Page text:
US Congress Reaches Compromise on Settlement Bill for Reducing Inflation Act of 2022

GOAL: Reducing national greenhouse gas emissions by 40% by 2030.

IMPORTANT: The bill would establish federal tax credits for businesses purchasing electric and plug-in hybrid trucks, buses, vans, shuttles, and other heavy-duty vehicles,

1) Multiple significant investments in decarburization and air quality.

2) The bill also includes amending and extending consumer tax credits for light-duty electric vehicles

3) Tesla and GM are now included again, removing their 200,000-vehicle cap.

4) In order to receive full credit, the vehicle needs to be assembled in North America, and most of the battery components come from the United States, and finally contain a certain percentage of minerals from countries that have free trade agreements with the United States.

5) New rules for used electric vehicles: Buy a used electric vehicle now to get a $4,000 federal tax credit.

6) Zero-emission vans, SUVs, and trucks with a suggested retail price of up to $80,000 are eligible for the credit, while electric sedans with a suggested retail price of up to $55,000 are eligible. The full EV tax credit is also now limited to individuals reporting adjusted gross income of $150,000 or less, or $300,000 for joint filers.

Necessity to promote the electrical transformation of commercial vehicles

Cleaning up heavy vehicles is one of the most important tasks in reducing the transport sector's warming greenhouse gases and toxic air pollution.

This is especially important for communities living near or downwind of ports, railroads and freight corridors, which historically bear the brunt of exposure to these harmful pollutants and their associated negative health consequences.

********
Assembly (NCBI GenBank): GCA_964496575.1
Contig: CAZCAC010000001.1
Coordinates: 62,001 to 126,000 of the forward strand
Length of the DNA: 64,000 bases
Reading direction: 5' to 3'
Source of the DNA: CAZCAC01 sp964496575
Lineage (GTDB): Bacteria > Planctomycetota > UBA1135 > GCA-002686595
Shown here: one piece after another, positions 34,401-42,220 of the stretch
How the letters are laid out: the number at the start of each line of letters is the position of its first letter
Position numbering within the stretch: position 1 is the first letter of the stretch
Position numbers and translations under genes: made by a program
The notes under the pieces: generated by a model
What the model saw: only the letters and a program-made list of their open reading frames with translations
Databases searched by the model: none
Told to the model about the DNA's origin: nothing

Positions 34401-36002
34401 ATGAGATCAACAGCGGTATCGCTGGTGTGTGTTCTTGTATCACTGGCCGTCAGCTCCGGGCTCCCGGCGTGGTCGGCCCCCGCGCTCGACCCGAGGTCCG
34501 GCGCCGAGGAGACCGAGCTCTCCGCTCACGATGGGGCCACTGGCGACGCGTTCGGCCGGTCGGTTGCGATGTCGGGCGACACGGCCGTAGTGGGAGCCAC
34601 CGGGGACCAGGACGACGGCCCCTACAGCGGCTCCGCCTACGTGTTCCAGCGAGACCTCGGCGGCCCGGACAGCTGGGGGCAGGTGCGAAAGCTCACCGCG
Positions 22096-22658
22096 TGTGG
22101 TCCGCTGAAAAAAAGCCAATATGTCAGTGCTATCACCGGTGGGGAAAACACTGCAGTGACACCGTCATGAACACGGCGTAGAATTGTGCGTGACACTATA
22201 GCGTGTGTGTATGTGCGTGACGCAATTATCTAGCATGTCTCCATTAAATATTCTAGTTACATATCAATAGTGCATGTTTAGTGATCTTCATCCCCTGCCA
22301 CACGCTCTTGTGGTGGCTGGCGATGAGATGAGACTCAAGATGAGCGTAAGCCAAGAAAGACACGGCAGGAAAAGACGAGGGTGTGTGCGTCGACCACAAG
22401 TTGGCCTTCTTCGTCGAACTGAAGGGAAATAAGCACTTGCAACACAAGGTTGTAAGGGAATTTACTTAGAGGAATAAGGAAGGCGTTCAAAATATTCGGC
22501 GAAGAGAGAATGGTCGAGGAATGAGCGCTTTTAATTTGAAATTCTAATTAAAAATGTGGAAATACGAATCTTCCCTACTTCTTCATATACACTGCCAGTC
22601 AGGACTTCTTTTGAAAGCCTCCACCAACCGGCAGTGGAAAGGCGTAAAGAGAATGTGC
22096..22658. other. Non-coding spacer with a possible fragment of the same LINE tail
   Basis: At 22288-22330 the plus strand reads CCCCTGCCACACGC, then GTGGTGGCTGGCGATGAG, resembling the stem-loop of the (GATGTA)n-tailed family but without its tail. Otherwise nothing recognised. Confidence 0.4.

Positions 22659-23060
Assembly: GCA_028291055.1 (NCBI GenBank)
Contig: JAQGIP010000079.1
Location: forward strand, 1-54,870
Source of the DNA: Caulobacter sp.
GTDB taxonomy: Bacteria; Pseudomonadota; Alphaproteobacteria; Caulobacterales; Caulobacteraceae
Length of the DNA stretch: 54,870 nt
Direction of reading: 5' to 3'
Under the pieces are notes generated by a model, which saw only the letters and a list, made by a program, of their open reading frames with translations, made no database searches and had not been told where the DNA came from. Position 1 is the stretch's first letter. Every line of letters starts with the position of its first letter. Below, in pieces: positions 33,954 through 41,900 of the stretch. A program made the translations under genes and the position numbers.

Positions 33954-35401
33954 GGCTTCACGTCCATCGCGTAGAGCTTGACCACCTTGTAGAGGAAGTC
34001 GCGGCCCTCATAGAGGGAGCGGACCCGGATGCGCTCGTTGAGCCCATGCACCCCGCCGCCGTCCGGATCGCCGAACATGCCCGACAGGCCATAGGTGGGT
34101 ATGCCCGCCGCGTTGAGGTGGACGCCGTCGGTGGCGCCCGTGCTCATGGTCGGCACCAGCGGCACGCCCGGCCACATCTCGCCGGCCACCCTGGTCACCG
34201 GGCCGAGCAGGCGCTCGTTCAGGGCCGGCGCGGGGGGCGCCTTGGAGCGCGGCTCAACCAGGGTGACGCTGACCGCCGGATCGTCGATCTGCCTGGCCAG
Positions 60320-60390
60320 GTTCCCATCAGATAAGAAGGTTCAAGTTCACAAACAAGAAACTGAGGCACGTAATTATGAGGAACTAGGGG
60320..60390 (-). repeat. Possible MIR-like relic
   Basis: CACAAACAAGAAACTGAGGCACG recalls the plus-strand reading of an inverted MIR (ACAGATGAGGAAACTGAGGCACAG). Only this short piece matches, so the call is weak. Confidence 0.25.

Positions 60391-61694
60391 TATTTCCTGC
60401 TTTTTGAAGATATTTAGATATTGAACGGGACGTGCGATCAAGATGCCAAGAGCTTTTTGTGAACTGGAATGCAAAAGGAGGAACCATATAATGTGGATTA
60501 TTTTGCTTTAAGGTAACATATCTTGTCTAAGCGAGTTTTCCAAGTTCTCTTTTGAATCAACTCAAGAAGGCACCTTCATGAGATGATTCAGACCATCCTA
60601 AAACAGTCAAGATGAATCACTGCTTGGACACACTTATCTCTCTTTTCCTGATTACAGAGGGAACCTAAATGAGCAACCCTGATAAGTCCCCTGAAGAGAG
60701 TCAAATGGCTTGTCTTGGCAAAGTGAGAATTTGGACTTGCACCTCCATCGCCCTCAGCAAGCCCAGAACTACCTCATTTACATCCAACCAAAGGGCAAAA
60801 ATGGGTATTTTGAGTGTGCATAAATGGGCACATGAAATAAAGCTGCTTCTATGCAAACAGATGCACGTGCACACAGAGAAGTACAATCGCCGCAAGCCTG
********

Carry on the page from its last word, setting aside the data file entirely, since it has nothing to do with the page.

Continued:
Despite only making up about 10 percent of vehicles on the road, heavy vehicles are responsible for 28 percent of greenhouse gas emissions, 45 percent of nitrogen oxides, and 57 percent of vehicle fine-particle pollution in the U.S.


As with light-duty cars and trucks, purchase incentives can significantly accelerate the development of the zero-emission heavy-duty truck and bus market. Although there are currently more than 100 zero-emission heavy-duty models available in the U.S. market, the share of annual sales is low.

Federal purchase incentives are likely to drive market growth so that electric trucks and buses reach 80% market share by 2035.


The current version of the bill includes a tax credit of up to $7,500 for small commercial vehicles, such as pickup trucks and delivery vans, and a tax credit of up to $40,000 for larger vehicles ranging from tractors to garbage trucks. BEVs will receive a larger line of credit than hybrid plug-ins, with incentives running until 2032. The bill also includes several other provisions related to the cleanup of heavy trucks and buses, including $1 billion for zero-emission clean heavy-duty vehicles such as school buses and related infrastructure (40 percent of which is specifically for federal non-compliance areas) and 30 $100 million in additional funding for electrified charging infrastructure for the new Postal Service delivery fleet. The cost of batteries is falling as soon as possible, but the cost of buying electric vehicles is still much more expensive than buying traditional fuel vehicles. This measure of the US government can narrow the price gap between the two to a certain extent. But federal tax credits alone are unlikely to fully bridge the gap between the upfront cost of electric trucks and gasoline or diesel vehicles. However, given that electric trucks can be 14% to 52% cheaper to operate and about 40% cheaper to maintain than combustion-powered trucks, fleets will realize cost savings faster because of this incentive. But implementation of current policies still requires federal and state regulatory action: policies such as California’s Advanced Clean Truck Rule requiring manufacturers to produce more and more electric trucks, and tight federal limits on emissions of ozone-forming nitrogen oxides are key, and these policies will be complemented in the Reducing Inflation Act 2022.

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